Opera Openings

Moffo Memories, Dombasle Delights, Lady Composers, “Curtains” Sags

Beverly Sills proved herself one of the great enduring New Yorkers at the opening night of the New York City Opera (9/19), appearing just days after the death of her husband, Peter Greenough. She gave an impassioned speech in support of the company, which made her a star and which she said should never be referred to as “that other opera company” or “the cheap one,” as, for generations, it has fed the rest of the opera world with talent and given so many debut opportunities—from Placido Domingo to Renee Fleming. She glowingly evoked house diva, the late Patricia Brooks whom she recalled as “taking the longest stage pause I have ever experienced—60 seconds before starting “Ah forse é lui” in “La Traviata”—under Frank Corsaro’s direction.”

It was inspiring to see Julius Rudel, at 85, conduct with unquenchable passion and Vivica Genaux, Lauren Flanigan, Samuel Ramey, Judy Kaye and Carol Vaness acquitted themselves admirably. But Franz Lehar’s sexy aria “Meine lippen, sie kussen so heisse” (“My lips, they kiss so warmly”), written for the ravishing Jarmila Novotna to sing in “Giuditta” (1934), became the theme song of the week as Elizabeth Futral, stunning in Jean Harlow white satin, stole the evening with a sizzling rendition of it. The following eve, the aria was heard once again, recorded by the late Anna Moffo at the Metropolitan Opera Guild’s touching memorial to her at Alice Tully Hall. Another operatic survivor, Marilyn Horne, who has been battling cancer, touchingly mentioned how, in regard to Moffo’s passing, she, too, has been thinking lately about her own mortality, and the legacy all singers leave behind. Sherrill Milnes hosted the occasion, attended by a vanguard of living opera legends—Risë Stevens, Licia Albanese, Kitty Carlisle Hart, Martina Arroyo, George Shirley, Roberta Peters, Rosalind Elias, Lili Chookasian and Lucine Amara.

Moffo’s considerable vocal and physical beauty were recalled in speech and a number of clips, including some from her Italian TV variety show, in which she sang “Porgy” in blackface. When I interviewed her a few years ago, she dazzled me with her East Side penthouse grand diva style. A maid greeted you at the door with espresso, and then Moffo appeared, in full-blown Chanel, a gorgeously down-to-earth broad who surprisingly announced she was planning to sing “Norma” in Italy. Cecil Beaton had designed Turandot for her Liu and she said, “I had to wear such pathetic rags in that, so I made him promise me he would really outdo himself for my ‘Traviata,’ which he did.”

Operatic glamour reached a boiling point with a Metropolitan Opera ”Madama Butterfly” opening (9/25) to rival the Oscars for excitement. The air positively crackled on the plaza, with the live-feed set-up and red carpet arrivals of Jude Law, Sienna Miller, Meg Ryan, Liv Tyler, Naomi Watts, Liev Schreiber, Baryshnikov, Tim Robbins and Susan Sarandon who exultantly told me, “I’m wearing Han Feng [‘Butterfly’s’ costume designer]. It’s all about her, and all things Asian tonight!” Even the most hardened old-guard New York socialites were jumping up and down in their gowns with excitement.

Anthony Minghella’s production of Puccini is a visual stunner—utilizing mirrored ceilings, stairway perspectives, sliding screens and brilliant lighting effects—but lacking in the human element, especially with the use of that Bunraku puppet for Butterfly’s child. However one feels, though, Minghella has brought, with new General Manager Peter Gelb, a much-needed blast of fresh air to Lincoln Center.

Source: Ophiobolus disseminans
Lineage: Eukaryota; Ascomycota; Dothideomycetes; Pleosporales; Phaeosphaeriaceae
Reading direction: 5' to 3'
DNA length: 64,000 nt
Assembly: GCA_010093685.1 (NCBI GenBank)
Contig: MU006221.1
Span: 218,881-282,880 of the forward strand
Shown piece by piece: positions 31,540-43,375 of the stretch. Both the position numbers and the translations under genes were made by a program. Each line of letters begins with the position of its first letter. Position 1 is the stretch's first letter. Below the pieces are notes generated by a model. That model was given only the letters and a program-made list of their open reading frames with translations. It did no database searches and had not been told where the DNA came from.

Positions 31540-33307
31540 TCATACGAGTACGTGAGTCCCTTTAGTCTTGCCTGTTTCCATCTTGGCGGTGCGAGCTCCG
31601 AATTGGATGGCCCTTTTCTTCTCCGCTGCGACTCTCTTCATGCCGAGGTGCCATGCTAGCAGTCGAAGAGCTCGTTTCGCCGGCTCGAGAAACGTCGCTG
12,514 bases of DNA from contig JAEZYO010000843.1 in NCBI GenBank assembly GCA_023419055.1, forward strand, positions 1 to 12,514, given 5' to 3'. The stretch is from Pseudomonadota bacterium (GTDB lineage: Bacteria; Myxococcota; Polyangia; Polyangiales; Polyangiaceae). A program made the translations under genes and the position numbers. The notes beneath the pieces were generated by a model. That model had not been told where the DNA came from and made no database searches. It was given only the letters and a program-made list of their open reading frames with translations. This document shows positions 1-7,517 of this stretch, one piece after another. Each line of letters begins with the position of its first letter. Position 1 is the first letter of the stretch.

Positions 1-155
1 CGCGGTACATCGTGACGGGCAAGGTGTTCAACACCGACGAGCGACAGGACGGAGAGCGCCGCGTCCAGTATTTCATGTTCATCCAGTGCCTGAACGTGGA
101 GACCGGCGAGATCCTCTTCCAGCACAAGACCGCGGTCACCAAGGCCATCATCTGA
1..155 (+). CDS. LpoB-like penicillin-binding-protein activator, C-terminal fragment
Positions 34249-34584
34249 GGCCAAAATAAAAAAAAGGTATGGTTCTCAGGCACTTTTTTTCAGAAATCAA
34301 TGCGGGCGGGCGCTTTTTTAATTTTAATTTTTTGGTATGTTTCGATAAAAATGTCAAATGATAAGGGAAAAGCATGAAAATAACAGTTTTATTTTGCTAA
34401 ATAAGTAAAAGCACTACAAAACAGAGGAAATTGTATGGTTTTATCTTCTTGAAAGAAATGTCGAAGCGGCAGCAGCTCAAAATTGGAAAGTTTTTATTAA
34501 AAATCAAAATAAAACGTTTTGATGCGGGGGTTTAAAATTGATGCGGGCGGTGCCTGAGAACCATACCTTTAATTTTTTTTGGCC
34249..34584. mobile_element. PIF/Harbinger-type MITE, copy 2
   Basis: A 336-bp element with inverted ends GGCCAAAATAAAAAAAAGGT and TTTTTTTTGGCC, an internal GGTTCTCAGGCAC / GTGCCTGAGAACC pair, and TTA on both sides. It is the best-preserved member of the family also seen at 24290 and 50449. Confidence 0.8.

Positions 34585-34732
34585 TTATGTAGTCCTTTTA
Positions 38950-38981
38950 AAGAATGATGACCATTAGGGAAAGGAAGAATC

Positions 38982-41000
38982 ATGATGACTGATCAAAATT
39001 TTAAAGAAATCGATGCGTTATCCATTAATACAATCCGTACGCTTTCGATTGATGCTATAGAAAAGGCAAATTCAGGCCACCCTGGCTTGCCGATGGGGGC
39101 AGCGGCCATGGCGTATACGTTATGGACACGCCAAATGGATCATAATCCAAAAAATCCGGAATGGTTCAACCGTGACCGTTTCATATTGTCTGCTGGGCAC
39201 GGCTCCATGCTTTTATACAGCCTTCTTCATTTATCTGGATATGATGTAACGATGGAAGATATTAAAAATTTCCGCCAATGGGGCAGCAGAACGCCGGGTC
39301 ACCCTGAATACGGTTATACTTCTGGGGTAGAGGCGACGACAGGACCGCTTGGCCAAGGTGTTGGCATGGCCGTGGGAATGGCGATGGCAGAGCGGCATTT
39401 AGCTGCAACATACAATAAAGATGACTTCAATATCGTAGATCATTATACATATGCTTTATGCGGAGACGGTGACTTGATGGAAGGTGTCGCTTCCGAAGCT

“Her Song,” seen 9/16 at Birdland, is an invigorating journey through American song, all of it penned by women, from Nora Bayes (“Shine on Harvest Moon”) to Dorothy Fields and Marilyn Bergman. It’s a family affair, snappily directed by Dori Levitt, conceived by her parents, Brenda and Barry Levitt, and performed by Emma Zaks, Kelly McCormick, Gabrielle Lee and Trisha Rapier. Zaks was the standout for me, with her pure soprano doing Joni Mitchell and Laura Nyro proud. Zaks, a proud out lesbian, is the daughter of Broadway director Jerry Zaks and told me, “On Nyro’s ‘Save the Country,’ I really wanted to get even more political when I scream those words. My Dad is who he is, but I’m a working actor like anyone else and had to audition for this.” It is given to Zaks in the show to inform us that “God Bless America” was written by Katharine Lee Bates, another “out and proud lesbian who lived for 25 years with the same woman.”

She ruled the breakfast den at the Carlyle Hotel, when she described to me shooting what was to be Marcello Mastroianni’s final love scene in “Trois vies & une seule mort.” “He was charming, but quite sick at the time. His liver was hurting, but he was drinking so much whiskey, glass after glass. But he had such a sweet attitude towards people, a gentle man, really.” Dombasle is one half of a real Parisian power couple, married to millionaire/philosopher/journalist Bernard-Henri Lévy, who wrote the book, “Who Killed Daniel Pearl?”

While in Los Angeles, I caught the John Kander-Fred Ebb musical, “Curtains,” and am sorry to say that, despite a raft of Broadway talent—those gifted, recently out-of-commission guys Jason Danieley and Noah Racey, David Hyde Pierce, Karen Ziemba, Edward Hibbert and Deborah Monk (hideously costumed by William Ivey Long)—it’s kind of a mess. Murder and musicals are two genres, which never mix well for me, be it “Assassins” or “Nick and Nora.” After a funny opening number, featuring a particularly inept diva, the show goes slowly downhill with uninspired direction and choreography and so-so songs. More than anything else, it’s Peter Stone’s leaden, vulgar book that’s to blame.

Contact David Noh at Inthenoh@aol.com.

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